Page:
The game of schooling children is rigged by a pool of publishers and has been so for at least the past century. Selling textbooks and technology for the sake of learning is more profitable than the stock market. Desperate people will fall for the latest snake oil especially if it claims to improve their child’s school. As an aspiring salesman I was told to substitute the word technology whenever I heard parents ask about calculators. And fractions have not been a part of textbook lessons for the past 20 years. If you’ve been in this business for as long as I have, you’ll know what I’m talking about.

  • 13. Tattatu  |  April 12, 2012 at 10:05 pm

    If your town or district suffers from a touch of land fraud or gasp… bankruptcy, more than likely you will find at least one of each – a ribbonist superintendent to run the school board, a finance director to cook the books, at least one wealthy developer, a well-heeled contractor, a textbook strawman with college connections, and finally an underwriter who’ll fence the debt over to the public. Tats, Be careful you don’t run over yourself with a tractor, singed Pinky.

  • 14. reestheskin – Fixing versus negotiation in education  |  April 14, 2012 at 9:19 am

    […] quote from Alan Kay seems to be very appropriate for anybody interested in improving medical education. […]

  • 15. Ted Irving  |  September 5, 2012 at 3:57 pm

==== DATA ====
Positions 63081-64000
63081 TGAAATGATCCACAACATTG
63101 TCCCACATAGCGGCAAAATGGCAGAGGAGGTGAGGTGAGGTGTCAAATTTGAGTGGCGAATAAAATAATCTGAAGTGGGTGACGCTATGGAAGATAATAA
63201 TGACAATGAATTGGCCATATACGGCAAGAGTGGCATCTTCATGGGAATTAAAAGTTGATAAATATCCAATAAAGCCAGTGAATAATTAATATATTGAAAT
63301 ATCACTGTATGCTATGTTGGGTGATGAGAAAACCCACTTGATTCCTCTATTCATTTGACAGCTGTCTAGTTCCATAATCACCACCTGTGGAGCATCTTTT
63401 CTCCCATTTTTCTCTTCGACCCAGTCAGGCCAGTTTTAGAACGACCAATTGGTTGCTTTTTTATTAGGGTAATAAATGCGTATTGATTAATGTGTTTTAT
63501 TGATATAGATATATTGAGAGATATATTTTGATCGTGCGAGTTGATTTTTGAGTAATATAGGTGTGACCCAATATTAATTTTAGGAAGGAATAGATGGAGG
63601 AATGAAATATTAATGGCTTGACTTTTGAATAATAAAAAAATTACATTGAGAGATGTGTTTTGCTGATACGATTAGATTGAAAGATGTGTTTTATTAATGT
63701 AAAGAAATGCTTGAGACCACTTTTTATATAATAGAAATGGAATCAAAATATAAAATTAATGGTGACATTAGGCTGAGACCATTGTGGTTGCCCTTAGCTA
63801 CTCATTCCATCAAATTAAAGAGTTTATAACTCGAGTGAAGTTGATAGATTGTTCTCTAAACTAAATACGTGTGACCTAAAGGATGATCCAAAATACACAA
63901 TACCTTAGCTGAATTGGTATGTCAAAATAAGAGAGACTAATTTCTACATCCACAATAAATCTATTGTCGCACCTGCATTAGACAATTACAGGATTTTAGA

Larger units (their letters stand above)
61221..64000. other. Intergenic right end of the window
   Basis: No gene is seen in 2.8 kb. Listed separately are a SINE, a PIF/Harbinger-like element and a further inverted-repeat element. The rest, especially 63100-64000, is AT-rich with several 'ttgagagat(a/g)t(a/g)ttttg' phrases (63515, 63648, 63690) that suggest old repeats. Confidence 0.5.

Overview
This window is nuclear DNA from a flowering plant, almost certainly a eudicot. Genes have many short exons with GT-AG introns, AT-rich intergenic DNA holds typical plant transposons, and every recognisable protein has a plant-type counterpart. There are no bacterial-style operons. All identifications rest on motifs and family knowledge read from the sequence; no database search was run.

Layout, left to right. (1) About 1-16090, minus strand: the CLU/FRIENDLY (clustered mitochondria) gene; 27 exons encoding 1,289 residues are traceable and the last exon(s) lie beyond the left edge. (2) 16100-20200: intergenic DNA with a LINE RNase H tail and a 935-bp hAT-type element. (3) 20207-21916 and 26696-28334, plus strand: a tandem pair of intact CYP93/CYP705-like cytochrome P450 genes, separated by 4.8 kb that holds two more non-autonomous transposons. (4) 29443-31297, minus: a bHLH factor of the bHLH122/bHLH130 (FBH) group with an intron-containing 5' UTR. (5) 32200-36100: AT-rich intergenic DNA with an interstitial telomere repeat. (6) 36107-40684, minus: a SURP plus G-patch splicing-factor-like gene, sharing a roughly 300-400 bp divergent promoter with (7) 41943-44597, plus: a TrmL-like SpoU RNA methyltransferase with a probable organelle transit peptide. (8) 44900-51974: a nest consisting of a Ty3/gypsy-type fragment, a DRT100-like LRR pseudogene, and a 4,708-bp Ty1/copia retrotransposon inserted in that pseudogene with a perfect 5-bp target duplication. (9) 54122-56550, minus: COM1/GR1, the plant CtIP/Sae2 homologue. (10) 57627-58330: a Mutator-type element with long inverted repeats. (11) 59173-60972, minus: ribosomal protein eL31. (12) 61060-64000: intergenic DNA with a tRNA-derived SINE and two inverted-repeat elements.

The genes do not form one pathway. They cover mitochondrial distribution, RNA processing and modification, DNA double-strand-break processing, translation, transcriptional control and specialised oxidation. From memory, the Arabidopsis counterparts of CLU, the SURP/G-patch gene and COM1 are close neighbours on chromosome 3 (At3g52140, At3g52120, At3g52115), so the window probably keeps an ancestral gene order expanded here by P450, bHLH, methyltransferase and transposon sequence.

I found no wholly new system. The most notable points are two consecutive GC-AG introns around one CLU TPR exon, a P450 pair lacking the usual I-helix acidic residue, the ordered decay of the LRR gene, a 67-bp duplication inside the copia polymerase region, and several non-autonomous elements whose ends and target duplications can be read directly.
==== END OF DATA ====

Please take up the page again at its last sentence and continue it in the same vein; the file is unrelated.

Ms. Farhi is on point with her comments about journalists not covering education and how, ” pageviews drive the product and often the storyline.” I have two comments on this, but from a different angle. Journalists are fascinated by illegal sexual relations teachers have with students. And to be fair, more of these inappropriate relationships are between adult female teachers and male students. So, that is exciting. Juicy. Considered newsworthy. The imbalance is when journalists are ignoring the rampant behavior problems committed by students. Behavior in America in K12 environments is appalling and on the verge of ridiculous and barbaric. Those same students go on to college. How they perform I”m not so sure. There is no data tracking incivil students and their academic career on the college level. So, as journalists we have to aggressively cover both students and teachers. Second, as a former director of a digital media academy in Texas, I worked with most of the local universities and our students to help them attend the best journalism, film and convergence programs. My response here challenges one aspect of how American journalism schools have never been worse. My background is CTE; Career & Technology Education. I’ve always had a dual career in broadcast journalism and education. When I worked to get students into their desired college I ran into many that were, for the lack of a better term, rip offs. Not the entire university, just the journalism, convergence media, film, cinema programs. My experience has shown that most mass communication/broadcast journalism/new media or convergence programs are dominated by professors who have never worked in the journalism industry. The ratio of doctorate to staff in these programs can be abysmal. That is a disastrous flaw. I saw many schools that had state-of-the-art equipment, but the staff were all professors with no experience. So, students were, “on their own,” to, “play,” with the equipment which resulted in more damages and within, at some campuses, non functioning equipment in less than a year. To be fair, most graduates of film or broadcast journalism don’t go on to acquire their masters. So, unfortunately, many universities won’t hire individuals as instructors unless they have the masters degree. Some do hire those with bachelors degrees who have had many, many years of experience. That’s a problem that journalism associations and universities need to tackle together. There are schools I can visit right now and ask their student body basic journalism questions and basic technical journalism questions (non-linear editing ,a/b roll, l-cuts, nat sound, etc.) and they don’t know. They are not being prepared. I have to challenge the title of the article in relation to journalism. Is Mizzou or the Walter Cronkite School of Journalism or Syracuse preparing their students? A resounding yes, but not many of our small to mid-size and a few large colleges. Just go online and look at the broadcast journalism sample work of the University of Texas student produced newscasts. Horrible. Instructors don’t even preside over them. Just as the U.S. government has taken legal action against the Art Institutes, it should take action against universities that are promoting and selling a seriously flawed journalism program or any program failing the client (student). There needs to be a balanced ratio of Professor to Staff in a journalism/media program. 4 professors who engage in research and can acquire grants for new equipment, software and studio & ENG field technology is necessary, but you also have to have at least 3 staff who have the technical and real world experience in Electronic New Gathering & print journalism to teach students how to tell stories. Using a video camera as a tool. Proper framing & composition. The law regarding when & where we can shoot. Beginning. Middle. End. Major points, minor points. How to ask the right questions. How to then sit down and log footage using non-linear editing software, organizing the footage, analyzing the sound bites, writing the story and then editing it. From there compressing it, uploading it, etc. etc. Too many college graduates in journalism are not prepared technically or literally. They are being ripped off.